version?

                Second, contemplate there is no path from the MSB (a+b)[31] to the LSB
                of ((a+b)+c)[0]. Comtemplate that ((a+b)+c)[15] depends upon (a+b)[15]
                and c[15] and therefore upon a[15:0] and b[15:0], but not upon
                (a+b)[31:16] nor upon a[31:16] nor b[31:16].

                To put it prosaicly, carries ripple up the first adder, sums shoot over
                to the second adder, and then ripple up there some more. But carries do
                NOT ripple up the first adder, leave it in sum bits, and then somehow
                enter the second adder at a lower bit index than the carry left the
                first adder.

                So if you consider the MSB of the second adder, ((a+b)+c)[31], it is
                indeed dependent upon all of a[31:0], b[31:0], c[31:0] but the longest
                path from any of those registers to ((a+b)+c)[31] is only 15 or so
                Tbyp's.

                (If all this doesn't help, draw a picture of two side by side adders and
                observe how the carry and sum bits propagate only upwards and over, and
                since the two adder structure is never taller than 16 slices tall, there
                are at most 15 Tbyp delays even across the two adders.)

                Third, note that TRCE output is sorted by delay and not by levels of
                logic. If there was a circuit with 30+ "levels of logic", such as a
                64-bit adder, that was faster, it would not be considered the critical
                path and would not be reported by TRCE (if you perform the "report
                timing violation paths" filter).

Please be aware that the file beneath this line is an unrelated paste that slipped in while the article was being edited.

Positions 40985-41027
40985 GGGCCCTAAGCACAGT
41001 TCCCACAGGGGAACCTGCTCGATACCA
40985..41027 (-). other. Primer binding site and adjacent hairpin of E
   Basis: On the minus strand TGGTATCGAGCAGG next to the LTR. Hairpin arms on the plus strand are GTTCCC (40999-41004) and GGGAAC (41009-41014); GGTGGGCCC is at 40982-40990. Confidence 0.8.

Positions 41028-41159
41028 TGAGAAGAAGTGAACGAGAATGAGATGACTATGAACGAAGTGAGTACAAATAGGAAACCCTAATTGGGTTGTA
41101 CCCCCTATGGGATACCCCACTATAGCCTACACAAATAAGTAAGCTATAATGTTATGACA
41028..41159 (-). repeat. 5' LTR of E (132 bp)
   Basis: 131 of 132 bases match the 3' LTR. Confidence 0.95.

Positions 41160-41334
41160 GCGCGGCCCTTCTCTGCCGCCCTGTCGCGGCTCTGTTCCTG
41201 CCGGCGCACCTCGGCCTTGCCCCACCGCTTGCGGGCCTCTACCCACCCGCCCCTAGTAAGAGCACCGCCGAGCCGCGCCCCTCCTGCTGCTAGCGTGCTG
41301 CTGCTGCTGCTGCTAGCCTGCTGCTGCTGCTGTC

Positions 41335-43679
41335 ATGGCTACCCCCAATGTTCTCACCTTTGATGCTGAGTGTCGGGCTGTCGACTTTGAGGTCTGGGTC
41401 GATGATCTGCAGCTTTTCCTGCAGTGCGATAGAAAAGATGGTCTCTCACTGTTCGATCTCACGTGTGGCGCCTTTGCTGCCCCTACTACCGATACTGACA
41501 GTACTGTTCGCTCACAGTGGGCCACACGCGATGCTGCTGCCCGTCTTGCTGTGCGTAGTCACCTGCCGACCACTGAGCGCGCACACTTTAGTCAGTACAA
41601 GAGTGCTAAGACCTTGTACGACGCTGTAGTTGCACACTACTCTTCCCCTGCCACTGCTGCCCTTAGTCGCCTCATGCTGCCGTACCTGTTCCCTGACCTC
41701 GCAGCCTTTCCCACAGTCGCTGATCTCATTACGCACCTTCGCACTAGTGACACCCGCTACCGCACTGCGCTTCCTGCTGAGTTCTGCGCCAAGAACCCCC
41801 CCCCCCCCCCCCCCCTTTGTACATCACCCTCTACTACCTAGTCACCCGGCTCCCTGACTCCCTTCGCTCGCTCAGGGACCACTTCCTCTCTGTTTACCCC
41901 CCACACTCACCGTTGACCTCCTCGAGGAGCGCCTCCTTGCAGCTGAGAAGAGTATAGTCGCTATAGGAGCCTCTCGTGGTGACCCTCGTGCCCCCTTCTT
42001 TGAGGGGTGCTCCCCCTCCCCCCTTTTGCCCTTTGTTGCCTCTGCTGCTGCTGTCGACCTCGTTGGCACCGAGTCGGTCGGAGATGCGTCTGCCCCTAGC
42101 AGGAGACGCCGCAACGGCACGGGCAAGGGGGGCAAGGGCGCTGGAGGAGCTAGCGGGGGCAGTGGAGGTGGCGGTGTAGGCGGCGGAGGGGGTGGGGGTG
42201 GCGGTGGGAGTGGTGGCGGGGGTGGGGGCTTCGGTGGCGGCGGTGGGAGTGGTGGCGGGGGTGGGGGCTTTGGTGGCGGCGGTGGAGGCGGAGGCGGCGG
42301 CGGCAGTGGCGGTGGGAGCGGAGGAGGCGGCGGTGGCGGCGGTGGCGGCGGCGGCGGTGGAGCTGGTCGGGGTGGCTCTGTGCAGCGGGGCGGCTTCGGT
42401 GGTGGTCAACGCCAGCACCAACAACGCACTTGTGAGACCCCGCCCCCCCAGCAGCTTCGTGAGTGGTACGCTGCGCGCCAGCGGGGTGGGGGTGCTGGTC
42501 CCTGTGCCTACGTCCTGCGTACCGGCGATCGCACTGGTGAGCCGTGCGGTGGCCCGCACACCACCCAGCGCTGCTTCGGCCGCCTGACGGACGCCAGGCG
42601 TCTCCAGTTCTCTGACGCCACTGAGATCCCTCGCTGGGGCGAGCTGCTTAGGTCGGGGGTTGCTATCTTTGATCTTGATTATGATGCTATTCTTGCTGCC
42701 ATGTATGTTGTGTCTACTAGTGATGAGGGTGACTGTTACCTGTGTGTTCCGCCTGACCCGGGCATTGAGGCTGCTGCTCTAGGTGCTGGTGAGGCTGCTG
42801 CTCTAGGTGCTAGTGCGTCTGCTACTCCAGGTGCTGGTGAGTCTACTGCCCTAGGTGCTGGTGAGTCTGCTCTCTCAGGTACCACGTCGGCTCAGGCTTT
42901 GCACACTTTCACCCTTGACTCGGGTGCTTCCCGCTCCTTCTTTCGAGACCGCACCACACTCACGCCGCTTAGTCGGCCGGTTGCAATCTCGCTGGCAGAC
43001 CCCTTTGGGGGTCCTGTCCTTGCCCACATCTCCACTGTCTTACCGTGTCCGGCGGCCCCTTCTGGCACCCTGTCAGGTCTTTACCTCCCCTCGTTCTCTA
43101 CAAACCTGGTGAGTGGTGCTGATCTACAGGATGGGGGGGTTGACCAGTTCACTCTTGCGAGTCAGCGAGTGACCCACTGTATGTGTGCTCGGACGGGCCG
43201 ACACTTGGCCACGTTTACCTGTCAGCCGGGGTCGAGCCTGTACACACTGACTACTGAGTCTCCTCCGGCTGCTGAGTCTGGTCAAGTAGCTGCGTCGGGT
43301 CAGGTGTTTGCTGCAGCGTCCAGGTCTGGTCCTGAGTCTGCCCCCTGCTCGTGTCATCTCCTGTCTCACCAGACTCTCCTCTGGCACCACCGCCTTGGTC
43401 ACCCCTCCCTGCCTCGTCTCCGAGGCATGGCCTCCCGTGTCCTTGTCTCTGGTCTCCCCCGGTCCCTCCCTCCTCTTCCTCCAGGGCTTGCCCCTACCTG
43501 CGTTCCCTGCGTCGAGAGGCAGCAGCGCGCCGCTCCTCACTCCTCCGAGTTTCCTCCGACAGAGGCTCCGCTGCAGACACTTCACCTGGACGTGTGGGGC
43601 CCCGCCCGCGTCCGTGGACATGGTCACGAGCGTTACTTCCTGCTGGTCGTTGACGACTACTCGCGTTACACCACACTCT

Jan Gray, Gray Research LLC
              • Perez Ramas, Javier Basilio
                Hi, ... Try this: http://www.optimagic.com Bye, Jaba
                Message 7 of 14 , Mar 14, 2002
                  Hi,

                  > -----Mensaje original-----
                  > De: Alessandro Noriaki Ide [mailto:noriaki@...]
                  > Enviado el: jueves 14 de marzo de 2002 14:26
                  > Para: fpga-cpu@yahoogroups.com
                  > Asunto: [fpga-cpu] news
                  >
                  >
                  >
                  > Hi people,
                  >
                  >
                  > Does anybody know any site, continuously up to
                  > date,containing news about
                  > FPGAs and reconfigurable computing ?
                  >
                  >

                  Try this:

                  http://www.optimagic.com



                  Bye,
                  Jaba
                • Alessandro Noriaki Ide
                  Hi people, Does anybody know any site, continuously up to date,containing news about FPGAs and reconfigurable computing ? thanks
                  Message 8 of 14 , Mar 14, 2002
                    Hi people,


                    Does anybody know any site, continuously up to date,containing news about
                    FPGAs and reconfigurable computing ?


                    thanks

                    =========================================

                    Alessandro Noriaki Ide
                    Mestrado em Ciencia da Computacao
                    Universidade Federal de Sao Carlos
                    http://www.dc.ufscar.br/~noriaki
                    e-mail: noriaki@...
                    uin: 46269985

                    ==========================================
                  • Reinoud
                    Jan, Excellent writeup; here s too late and too short a reply... ... ...and making compiler and hardware work together to keep hardware bottlenecks like bypass
                    Message 9 of 14 , Mar 17, 2002
                      Jan,

                      Excellent writeup; here's too late and too short a reply...

                      > The challenging part of a VLIW project is the compiler.

                      ...and making compiler and hardware work together to keep hardware
                      bottlenecks like bypass (i.e. forwarding) network and register
                      file port scaling in check (for >4 ILP).

                      > To summarize my opinions, is a 2-issue machine is straightforward and
                      > even worthwhile, whereas (depending upon computation kernel) a 4+ issue
                      > machine may well bog down in its multiplexers and therefore may not make
                      > the best use of FPGA resources.